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Geoffrey R. Bauman, DMD, MS | After your Gum Surgery in Newark

Geoffrey R. Bauman, DMD, MS / Board Certified,  American Board of Periodontology
Fellow, Midwest Implant Institute



After your Gum Surgery

If you feel drowsy, dizzy, or at all faint do not drive.       

Loss of the surgical dressing:  If a dressing was placed, be careful not to disturb it.  However, if it falls off by itself do not be concerned.         

Home care:  Do not perform any brushing or flossing until the second day after the surgery.  On the second day, you may begin brushing and flossing all the areas of the mouth not involved with the surgery.  You will be given a mouthwash (Peridex) to use in the surgical area in the morning and evening after you have brushed and flossed the non-surgical areas.  However, do not vigorously rinse with this or any other liquid.  Just allow it to pool over the surgical site for about 1-2 minutes and then spit out.

Pain:  Some discomfort should be expected post-surgically; however, the dentist will have given you prescriptions for medications to control pain.  Take the medication as directed.  Even a doubling of the recommended dose can cause severe problems.  Take your first dose of ibuprofen or Tylenol before the numbness wears off.  If the Ibuprofen is not adequate, then start taking the narcotic in addition to the ibuprofen (don’t stop taking the ibuprofen).  Do not take Tylenol in addition to the narcotic as there is already Tylenol in the narcotic pill If a narcotic (Percocet, Synalgos, Vicodin, Tylenol #3) was prescribed and you find that you do not need to use it, the FDA recommends returning the remaining pills to a local takepback site (Google for site locations) or to dispose of them in the toilet (narcotics are considered "dangerous drugs" and so should be removed from your premises expeditiously).  If you cannot locate a take-back site or avail yourself of one expeditiously, it is perfectly acceptable to flush the remaining pills.   Do not save this medication for pain at a later date.  Narcotics can be detected by blood or urine test and you may be prosecuted for taking the drug without a current prescription.  Most pain medications have the potential to cause nausea and vomiting.  This effect is decreased by taking the medications with 8 oz of fluid. With narcotics, it helps to remain still (even walking around can be a problem) to prevent nausea.  If nausea ensues with narcotics, you must stop taking them. It will only get worse otherwise.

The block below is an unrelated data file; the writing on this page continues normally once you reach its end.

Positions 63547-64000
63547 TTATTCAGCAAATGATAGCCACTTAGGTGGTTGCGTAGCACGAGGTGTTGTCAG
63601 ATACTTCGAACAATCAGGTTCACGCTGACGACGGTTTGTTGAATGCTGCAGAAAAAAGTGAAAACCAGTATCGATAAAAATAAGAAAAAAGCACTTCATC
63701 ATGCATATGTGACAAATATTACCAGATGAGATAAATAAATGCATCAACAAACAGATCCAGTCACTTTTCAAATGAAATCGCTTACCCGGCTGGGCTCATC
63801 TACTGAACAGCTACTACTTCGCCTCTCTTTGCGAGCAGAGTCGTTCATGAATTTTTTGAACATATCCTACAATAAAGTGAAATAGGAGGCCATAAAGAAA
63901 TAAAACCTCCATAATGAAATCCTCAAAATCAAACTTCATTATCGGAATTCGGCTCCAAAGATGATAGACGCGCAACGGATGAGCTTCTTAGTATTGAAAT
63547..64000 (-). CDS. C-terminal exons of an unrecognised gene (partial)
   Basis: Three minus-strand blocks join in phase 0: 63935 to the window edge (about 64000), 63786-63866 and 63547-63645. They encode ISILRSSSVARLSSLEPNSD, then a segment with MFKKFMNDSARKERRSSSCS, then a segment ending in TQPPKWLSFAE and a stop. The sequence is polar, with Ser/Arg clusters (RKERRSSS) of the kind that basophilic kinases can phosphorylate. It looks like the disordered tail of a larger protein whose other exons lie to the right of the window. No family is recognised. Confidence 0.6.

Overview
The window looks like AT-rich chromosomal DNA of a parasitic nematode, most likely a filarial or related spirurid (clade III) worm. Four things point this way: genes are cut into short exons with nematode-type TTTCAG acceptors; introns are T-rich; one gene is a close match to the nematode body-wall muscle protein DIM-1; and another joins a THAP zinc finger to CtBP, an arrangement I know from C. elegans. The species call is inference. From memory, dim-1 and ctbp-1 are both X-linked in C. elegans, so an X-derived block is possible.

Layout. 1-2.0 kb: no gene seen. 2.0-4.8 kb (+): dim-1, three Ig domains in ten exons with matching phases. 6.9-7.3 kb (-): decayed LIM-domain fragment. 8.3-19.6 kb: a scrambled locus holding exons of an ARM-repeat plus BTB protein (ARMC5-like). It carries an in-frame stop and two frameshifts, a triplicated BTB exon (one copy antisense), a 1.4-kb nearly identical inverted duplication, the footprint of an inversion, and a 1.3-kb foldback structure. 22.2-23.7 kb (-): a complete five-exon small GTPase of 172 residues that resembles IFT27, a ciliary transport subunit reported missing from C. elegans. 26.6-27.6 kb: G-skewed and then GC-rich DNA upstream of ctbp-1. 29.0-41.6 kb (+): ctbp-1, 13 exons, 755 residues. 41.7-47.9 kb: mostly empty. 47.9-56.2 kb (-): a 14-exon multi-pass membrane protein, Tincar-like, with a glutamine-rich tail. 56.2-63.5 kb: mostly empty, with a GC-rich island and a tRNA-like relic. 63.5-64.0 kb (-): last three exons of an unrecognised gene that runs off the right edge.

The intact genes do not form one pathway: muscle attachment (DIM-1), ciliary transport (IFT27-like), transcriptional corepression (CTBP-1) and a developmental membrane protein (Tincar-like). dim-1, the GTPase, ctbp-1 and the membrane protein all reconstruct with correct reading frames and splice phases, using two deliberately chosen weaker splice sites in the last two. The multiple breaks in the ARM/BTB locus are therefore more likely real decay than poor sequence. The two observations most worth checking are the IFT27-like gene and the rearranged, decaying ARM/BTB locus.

Bleeding:  Bleeding is generally well controlled by the time you have been released after the surgery.  A slight amount of oozing may be expected sporadically during the early healing period.  It is recommended that you sleep on old bed linens as oozing during the night may result in linen stains.  If bleeding is suspected, do not create suction to clear the mouth as this will increase the bleeding.  Rinse gently with water and identify, if you can, where the bleeding is coming from.  If no dressing is present over the bleeding site, you may dampen a gauze or tea bag and apply it with gentle pressure over the bleeding area for 6 minutes.  Do not remove it intermittently and look to see if the bleeding is stopped.  Watch the clock.  When 6 minutes is up, the bleeding should be stopped.  If not, you may need to call your dentist.           

Diet:  Your diet should include the equivalent of 8 glasses of water per day (anything except for alcohol or soft drinks during the first 4 days).  1000 mg per day of vitamin C may be helpful for healing.  For the 1st day, just liquids up to a milk shake/pudding consistency.  2nd day soups with soft vegetables, rice, short noodles, etc;  on the 3rd day, you may start some softer foods such as baked potatoes, ground beef, etc., in very small bites and always chew on the opposite side from the surgical areas.  If you  are not careful you might knock the dressings loose and cause severe pain and bleeding. Continue that softer diet through the first two weeks.  The surgical areas of your mouth should not be used for chewing for 4 weeks after the surgery.           

Tooth sensitivity to cold or touch:  This is not unusual after gum surgery.  Most of the sensitivity will subside within 4 weeks after the surgery, but may take several months to completely disappear.  If you have prolonged trouble with tooth sensitivity, you may purchase a desensitizing toothpaste to help resolve the problem.  Some brand names include Crest for sensitive teeth, Denquel, and Sensodyne.  If you purchase Sensodyne, buy the kind in the green tube.  Sensodyne pink (strontium chloride) is not very effective.  Desensitizing toothpastes take up to 3 months to work using twice daily, so have patience.  Fruits such as apples and citrus fruits prolong sensitivity as does a high frequency of sugar in the diet.  You must eat some fruit daily to maintain good health, but be careful about the frequency while trying to control tooth sensitivity.  Keep the teeth very clean since plaque also prolongs the sensitivity.           

Activities: Do not engage in heavy physical activity or excessive speaking for 3 days after the surgery. Any type of activity that requires pursing or excessive movement of the lips during the first week after surgery may disturb the surgical site and result in failure.  Smoking is detrimental to proper healing and can adversely affect the outcome.           

Smoking/alcohol: Smoking causes blood vessel constriction and alcohol causes dehydration which are both harmful to healing and it is best that you not smoke or drink for as long as possible after the procedure, especially during the first week